In 1734 Amédée de la Rive retired from the chair of philosophy at the Geneva Academy and Calandrini applied for the position. Again there was a competition for the chair but this time Calandrini was appointed. The arrangement to share the chair of mathematics between Cramer and Calandrini ended and Cramer became the only occupant of the chair of mathematics. This meant some changes in the courses that Calandrini taught for he now taught logic as well as theoretical physics. He also took on some private teaching, giving lessons in logic and philosophy to the sons of wealthy families.

Calandrini is best known for his work as an editor and commentator on Newton's Principia . This is not, however, immediately obvious since the annotated edition, published in Geneva in three volumes in 1739, 1740 and 1742, only gives Thomas Le Seur and François Jacquier as the editors on the title page. In fact the project was suggested by Calandrini, and although he is not listed on the title page, he was a major contributor to the annotations. Niccolò Guicciardini writes [8]:-
As to his authorial identification, it is to be noted that Calandrini did not add his name to those of Le Seur and Jacquier on the title-page. From this, one derives the impression that he wished to achieve recognition of authorship by more oblique means. It is because of his fame and prominent position in the 'république des lettres' that he expected to be recognised as the editor of the Genevan edition of the 'Principia' : he did not need a mention on the title-page, but rather he was keen on being the object of grateful recognition in the Monita signed by Le Seur and Jacquier.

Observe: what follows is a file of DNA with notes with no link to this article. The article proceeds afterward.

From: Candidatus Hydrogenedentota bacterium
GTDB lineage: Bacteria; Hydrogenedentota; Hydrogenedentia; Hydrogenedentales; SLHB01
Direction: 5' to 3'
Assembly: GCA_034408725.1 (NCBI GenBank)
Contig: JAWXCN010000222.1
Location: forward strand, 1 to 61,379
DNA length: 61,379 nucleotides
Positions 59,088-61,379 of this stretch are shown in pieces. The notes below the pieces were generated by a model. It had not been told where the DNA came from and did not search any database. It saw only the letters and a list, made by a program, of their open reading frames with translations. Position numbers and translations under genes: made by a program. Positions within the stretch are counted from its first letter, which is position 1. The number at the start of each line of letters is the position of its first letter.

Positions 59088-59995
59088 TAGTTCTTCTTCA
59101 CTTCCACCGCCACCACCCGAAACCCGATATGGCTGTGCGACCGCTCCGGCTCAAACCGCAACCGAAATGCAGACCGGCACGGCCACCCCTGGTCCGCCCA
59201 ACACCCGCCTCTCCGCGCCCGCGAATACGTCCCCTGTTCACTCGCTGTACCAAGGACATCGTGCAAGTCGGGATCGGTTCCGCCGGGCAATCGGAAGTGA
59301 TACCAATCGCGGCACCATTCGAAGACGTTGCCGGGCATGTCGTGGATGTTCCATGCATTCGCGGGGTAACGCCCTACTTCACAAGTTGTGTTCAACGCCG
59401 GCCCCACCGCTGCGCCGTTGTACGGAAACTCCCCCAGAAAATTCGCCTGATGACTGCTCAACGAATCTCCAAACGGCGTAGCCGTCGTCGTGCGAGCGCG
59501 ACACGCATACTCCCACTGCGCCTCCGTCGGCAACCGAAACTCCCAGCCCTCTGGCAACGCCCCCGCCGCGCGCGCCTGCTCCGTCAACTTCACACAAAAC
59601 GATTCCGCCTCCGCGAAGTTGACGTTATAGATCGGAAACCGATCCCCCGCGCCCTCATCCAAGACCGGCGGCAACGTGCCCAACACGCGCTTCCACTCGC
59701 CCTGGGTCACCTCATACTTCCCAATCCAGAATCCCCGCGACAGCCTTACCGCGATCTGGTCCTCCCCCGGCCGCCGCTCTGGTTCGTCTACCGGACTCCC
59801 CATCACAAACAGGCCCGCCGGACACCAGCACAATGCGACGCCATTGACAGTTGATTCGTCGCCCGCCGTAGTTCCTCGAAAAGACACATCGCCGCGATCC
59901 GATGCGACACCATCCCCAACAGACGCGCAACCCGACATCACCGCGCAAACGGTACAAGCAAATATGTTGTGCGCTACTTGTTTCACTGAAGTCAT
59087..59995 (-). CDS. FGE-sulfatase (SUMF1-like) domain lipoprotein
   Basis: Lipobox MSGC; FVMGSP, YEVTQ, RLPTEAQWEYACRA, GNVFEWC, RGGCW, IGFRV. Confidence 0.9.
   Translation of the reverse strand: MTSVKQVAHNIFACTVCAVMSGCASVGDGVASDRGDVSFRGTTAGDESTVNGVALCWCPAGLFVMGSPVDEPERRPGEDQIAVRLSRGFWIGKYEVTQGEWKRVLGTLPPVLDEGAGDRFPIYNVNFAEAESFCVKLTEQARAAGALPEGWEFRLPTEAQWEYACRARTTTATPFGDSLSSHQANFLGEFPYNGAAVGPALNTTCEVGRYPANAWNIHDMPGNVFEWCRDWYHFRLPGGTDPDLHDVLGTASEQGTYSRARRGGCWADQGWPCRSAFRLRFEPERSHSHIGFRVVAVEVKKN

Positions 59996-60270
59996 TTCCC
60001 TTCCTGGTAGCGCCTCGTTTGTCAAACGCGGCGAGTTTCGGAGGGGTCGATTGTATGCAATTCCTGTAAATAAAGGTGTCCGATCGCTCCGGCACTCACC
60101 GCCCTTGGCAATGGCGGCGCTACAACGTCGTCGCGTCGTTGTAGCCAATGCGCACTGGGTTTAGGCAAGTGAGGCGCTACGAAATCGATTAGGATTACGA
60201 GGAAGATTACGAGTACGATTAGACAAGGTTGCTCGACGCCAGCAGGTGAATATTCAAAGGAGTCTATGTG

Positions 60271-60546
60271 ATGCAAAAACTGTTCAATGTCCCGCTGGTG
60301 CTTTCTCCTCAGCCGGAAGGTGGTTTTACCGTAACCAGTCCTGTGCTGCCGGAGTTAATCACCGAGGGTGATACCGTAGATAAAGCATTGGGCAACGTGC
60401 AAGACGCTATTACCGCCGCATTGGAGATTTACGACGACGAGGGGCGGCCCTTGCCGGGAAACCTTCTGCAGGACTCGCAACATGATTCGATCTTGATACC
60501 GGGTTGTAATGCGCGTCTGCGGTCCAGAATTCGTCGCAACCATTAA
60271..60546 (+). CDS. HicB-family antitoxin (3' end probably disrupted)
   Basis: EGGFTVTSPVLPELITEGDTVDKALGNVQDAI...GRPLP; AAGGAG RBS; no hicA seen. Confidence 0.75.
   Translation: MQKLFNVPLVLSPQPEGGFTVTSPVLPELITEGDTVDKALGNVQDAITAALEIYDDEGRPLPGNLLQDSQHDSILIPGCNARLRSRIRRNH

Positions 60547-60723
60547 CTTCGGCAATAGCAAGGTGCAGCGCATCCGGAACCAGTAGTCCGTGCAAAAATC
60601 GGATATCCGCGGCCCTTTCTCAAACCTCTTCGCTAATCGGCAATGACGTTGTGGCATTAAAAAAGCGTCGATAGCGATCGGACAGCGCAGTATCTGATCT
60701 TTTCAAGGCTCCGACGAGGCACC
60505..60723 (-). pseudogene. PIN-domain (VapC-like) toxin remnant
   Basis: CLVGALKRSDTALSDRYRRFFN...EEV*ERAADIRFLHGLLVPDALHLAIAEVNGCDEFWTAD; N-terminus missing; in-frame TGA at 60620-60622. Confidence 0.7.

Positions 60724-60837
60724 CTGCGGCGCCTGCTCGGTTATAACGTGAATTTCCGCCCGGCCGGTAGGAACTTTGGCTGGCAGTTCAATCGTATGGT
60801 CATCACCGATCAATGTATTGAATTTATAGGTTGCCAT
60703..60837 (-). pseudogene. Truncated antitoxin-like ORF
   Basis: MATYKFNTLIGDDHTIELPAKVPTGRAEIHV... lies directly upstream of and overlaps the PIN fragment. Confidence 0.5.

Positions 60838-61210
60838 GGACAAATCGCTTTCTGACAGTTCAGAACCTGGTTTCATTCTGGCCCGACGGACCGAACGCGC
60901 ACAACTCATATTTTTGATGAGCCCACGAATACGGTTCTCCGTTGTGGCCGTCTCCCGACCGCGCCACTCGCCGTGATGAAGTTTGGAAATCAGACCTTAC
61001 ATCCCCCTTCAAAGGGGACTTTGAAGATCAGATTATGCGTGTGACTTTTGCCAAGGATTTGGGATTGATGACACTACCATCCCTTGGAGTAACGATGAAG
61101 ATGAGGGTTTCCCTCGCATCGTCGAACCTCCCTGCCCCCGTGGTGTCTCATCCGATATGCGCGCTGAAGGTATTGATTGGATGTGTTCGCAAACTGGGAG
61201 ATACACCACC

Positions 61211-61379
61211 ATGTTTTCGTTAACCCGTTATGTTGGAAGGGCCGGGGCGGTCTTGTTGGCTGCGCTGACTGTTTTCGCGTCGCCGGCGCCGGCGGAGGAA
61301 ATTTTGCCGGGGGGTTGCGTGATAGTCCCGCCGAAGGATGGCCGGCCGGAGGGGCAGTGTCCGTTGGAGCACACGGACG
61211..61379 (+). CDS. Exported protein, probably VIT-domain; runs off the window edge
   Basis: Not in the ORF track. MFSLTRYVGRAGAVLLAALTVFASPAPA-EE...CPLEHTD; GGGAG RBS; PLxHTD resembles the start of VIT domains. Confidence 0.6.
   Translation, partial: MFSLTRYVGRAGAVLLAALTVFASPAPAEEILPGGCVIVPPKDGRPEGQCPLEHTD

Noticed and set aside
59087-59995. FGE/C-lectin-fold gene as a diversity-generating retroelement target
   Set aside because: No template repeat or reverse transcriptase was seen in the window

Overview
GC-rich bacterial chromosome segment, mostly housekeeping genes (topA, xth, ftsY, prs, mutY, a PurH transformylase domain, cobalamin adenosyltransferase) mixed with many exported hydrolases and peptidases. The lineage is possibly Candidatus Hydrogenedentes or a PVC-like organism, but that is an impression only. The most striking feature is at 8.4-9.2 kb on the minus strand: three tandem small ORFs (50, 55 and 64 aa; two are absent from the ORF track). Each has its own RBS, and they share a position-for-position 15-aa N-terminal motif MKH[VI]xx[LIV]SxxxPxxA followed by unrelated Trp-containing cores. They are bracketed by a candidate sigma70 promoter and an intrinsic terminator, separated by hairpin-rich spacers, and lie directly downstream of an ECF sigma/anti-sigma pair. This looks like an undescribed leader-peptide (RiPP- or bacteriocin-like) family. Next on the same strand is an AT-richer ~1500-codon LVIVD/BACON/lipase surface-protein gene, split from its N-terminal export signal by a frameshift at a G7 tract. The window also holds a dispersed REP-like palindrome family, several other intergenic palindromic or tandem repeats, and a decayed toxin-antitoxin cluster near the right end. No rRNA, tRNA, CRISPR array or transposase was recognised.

There are natural questions regarding how Guicciardini cooperated with Le Seur and Jacquier in an era when communication between cities far apart was extremely slow and difficult. It is also interesting that it was a collaboration between Catholic and Protestant scholars [8]:-
How Calandrini, Le Seur and Jacquier planned to comment the 'Principia' in the 1730s is not known. Unfortunately, their correspondence is lost. It may well be that Calandrini came to know about the two Minims via his cooperation with Bourguet and the 'Bibliothèque Italique', which promoted many exchanges with the literati active in the peninsula. Be that as it may, a cooperation between scholars living in two cities as distant (geographically and culturally) as Geneva and Rome does not seem the easiest or most obvious choice, but Le Seur and Jacquier were amongst the few in all of Europe who possessed the competence and the stamina to carry out the first, complete, line-by-line, commentary of Newton's 'Principia' .
Le Seur and Jacquier fully acknowledge Calandrini's contribution, writing in the first volume:-